Those findings have been corroborated by a number of studies that examined the impact of WBVT on both osteoarthritis and rheumatoid arthritis. A 2022 study, a second 2022 study, and a 2017 study all found that WBVT had positive impacts on pain, muscle strength, and physical function for people with knee osteoarthritis. A 2016 study indicated that WBVT could lead to improvements in function, loss of bone mass, and fatigue in people with knee rheumatoid arthritis.
While basic adjustable beds with vertical lift functions can make life easier for people with arthritis, research indicates that enhancements like side support, CELLIANT, and WBVT can also help ease arthritis symptoms.
How Do Adjustable Beds Minimise Snoring?
There are many health conditions that can cause people to snore: obesity, congestion, medication, smoking, alcoholism, and obstructive sleep apnoea (OSA). Some people even snore naturally. Regardless of the cause, snoring can disturb your partner, so finding a solution is often the best way to make sure you both get a good sleep.
Snoring happens when air can’t pass freely through your airway. When your windpipe is compressed, the upper parts of your airway vibrate, creating a snoring sound. Because snoring often indicates an underlying health issue, you should consult your GP or a sleep specialist to find the root cause.
If your snoring is caused by your natural anatomy or by a condition like OSA, changing your sleep position may help. Sleeping on your back causes gravity to narrow your airway, which can make snoring worse. A 2003 study indicated that side-sleeping could ease snoring in people without OSA, although the researchers did note that changing position had little effect on people with sleep apnoea.
Natural back sleepers may find it difficult to sleep on their sides. If that’s you, an adjustable bed can be a good way to ease your snoring. Sleeping in an elevated position may also ease snoring – with an adjustable bed, you can choose positions like Zero G or semi-Fowler’s to raise your head and open up your airway.
Does an Adjustable Bed Work for Side Sleepers?
Everyone has different sleeping positions, so finding a bed that matches your unique style of sleep is important. If you like to sleep on your side (instead of your back or stomach), you need to choose a bed that supports spinal alignment while still having enough softness to cushion your hips.
A good mattress for side sleepers is normally medium-firm, with enough support that your spine doesn’t curve or sag downwards. Look for a mattress that uses high-quality memory foam and a segregated coil design – memory foam contours to your body’s unique shape, while designs like pocket coils and micro-coils provide independent support, eliminating mattress sag.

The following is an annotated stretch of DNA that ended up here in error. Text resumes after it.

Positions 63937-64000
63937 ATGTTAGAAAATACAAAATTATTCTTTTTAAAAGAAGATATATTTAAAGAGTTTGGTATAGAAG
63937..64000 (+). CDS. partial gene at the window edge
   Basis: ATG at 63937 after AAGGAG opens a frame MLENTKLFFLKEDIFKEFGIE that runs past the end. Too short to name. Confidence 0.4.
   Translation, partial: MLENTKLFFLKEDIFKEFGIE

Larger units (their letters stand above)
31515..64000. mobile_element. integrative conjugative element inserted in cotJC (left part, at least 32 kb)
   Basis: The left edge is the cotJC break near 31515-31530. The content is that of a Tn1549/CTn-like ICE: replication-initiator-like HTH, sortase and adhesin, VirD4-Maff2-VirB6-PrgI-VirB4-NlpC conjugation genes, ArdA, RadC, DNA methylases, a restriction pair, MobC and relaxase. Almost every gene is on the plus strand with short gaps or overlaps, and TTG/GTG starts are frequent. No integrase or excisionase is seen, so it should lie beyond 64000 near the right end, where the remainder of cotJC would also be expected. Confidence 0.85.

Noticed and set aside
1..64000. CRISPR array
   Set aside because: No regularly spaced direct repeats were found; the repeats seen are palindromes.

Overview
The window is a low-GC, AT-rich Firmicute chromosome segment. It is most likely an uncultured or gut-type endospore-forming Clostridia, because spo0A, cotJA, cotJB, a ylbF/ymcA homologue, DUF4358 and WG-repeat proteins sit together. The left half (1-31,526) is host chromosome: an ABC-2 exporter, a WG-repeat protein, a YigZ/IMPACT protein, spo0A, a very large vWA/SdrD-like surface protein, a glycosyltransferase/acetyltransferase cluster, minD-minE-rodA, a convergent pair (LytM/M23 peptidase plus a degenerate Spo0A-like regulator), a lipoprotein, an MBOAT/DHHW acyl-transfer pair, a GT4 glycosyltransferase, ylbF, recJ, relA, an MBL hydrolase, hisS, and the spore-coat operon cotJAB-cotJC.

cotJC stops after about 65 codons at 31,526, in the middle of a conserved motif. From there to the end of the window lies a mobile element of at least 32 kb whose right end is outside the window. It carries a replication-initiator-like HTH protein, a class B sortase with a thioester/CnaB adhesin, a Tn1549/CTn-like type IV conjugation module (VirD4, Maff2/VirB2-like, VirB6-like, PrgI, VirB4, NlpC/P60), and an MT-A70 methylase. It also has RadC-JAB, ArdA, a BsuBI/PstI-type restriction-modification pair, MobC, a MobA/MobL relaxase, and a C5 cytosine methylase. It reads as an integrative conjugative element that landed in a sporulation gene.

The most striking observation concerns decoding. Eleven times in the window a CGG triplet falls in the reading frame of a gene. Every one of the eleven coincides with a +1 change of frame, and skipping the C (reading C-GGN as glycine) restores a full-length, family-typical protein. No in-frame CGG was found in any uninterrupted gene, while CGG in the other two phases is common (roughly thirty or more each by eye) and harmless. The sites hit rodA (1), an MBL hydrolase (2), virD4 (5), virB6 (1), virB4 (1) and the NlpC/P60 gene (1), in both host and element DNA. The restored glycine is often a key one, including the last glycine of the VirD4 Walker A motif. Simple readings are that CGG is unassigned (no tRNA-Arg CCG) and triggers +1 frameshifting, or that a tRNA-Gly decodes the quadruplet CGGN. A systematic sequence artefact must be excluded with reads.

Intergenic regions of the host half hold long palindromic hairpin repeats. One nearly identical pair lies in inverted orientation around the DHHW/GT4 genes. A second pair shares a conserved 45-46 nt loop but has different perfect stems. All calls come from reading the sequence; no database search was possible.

Choosing the right pillow is also important. As a side sleeper, you’ll typically need a higher, firmer pillow than someone who sleeps on their back.
Enhanced adjustable beds normally work well for side sleepers because EAB mattresses tend to be made with better materials, and often include enhancements like WBVT and CELLIANT®.
Is the Zero Gravity Position Good for Side Sleepers?
The Zero Gravity or Zero G position is a specific position that aligns your knees, hips and head at certain angles (typically 133°, 128°, and 90°). It’s modelled after the neutral body posture documented by NASA – in space, without the influence of gravity, the human body reverts to a ‘default’ position that optimises blood flow and reduces stress.
Because of the neutral body posture’s health benefits, most modern EABs come with a pre-set Zero G sleeping position. When you’re stressed, tired and sore after a long day, Zero G relieves pressure on every part of your body, including your lower back, and its promotion of better circulation helps muscular recovery.
Of course, the Zero G position is designed for back sleepers. The whole concept centres around the specific angles assumed in microgravity, which doesn’t work if you’re lying on your side. As such, it’s worth asking the question: is Zero G suitable for side sleepers?
The short answer is no. An EAB correctly set to the Zero G position would be very uncomfortable if you tried to lie on your side. Rather than adjusting the position of your bed, you can optimise your side sleeping position by choosing the right pillow and mattress.
What Are the Disadvantages of an Adjustable Bed?
Every bed has disadvantages, and EABs are no different.
The biggest consideration for seniors looking to purchase an adjustable bed is cost. Basic adjustable beds start at around $1,500, and EABs are typically priced at $4,000–$8,000. While an upfront investment of several thousand dollars might seem intimidating, most EAB retailers offer customer-friendly financing options that let you pay off your bed over time without high interest rates.
If you have an NDIS plan, you may also be able to use it to purchase certain EABs. For example, most Seniors Plus EABs are registered as Class I medical devices because they include CELLIANT® and whole-body vibration therapy functions, and, as such, are accessible through the NDIS.
Adjustable beds are one of the best ways for older Australians to improve their sleep. Enhanced adjustable beds (EABs) have a range of benefits, including the potential to improve arthritis symptoms, ease snoring, and make getting in and out of bed easier.
In addition to horizontal adjustments, the best EABs also include features like:
- Battery wireless remotes
- Side support
- Underbed lighting
- Vertical lift functionality
- Whole-body vibration therapy
The only real disadvantage of EABs is price. Although most retailers offer customer-friendly financing plans, EABs can be an expensive investment. Australians on NDIS plans may be able to purchase certain EABs, like Seniors Plus beds, with their funding.
Ultimately, though, an enhanced adjustable bed pays for itself. With proven benefits ranging from better circulation to higher energy levels, an EAB gives you the one thing that every Australian deserves: the ability to live life to the fullest.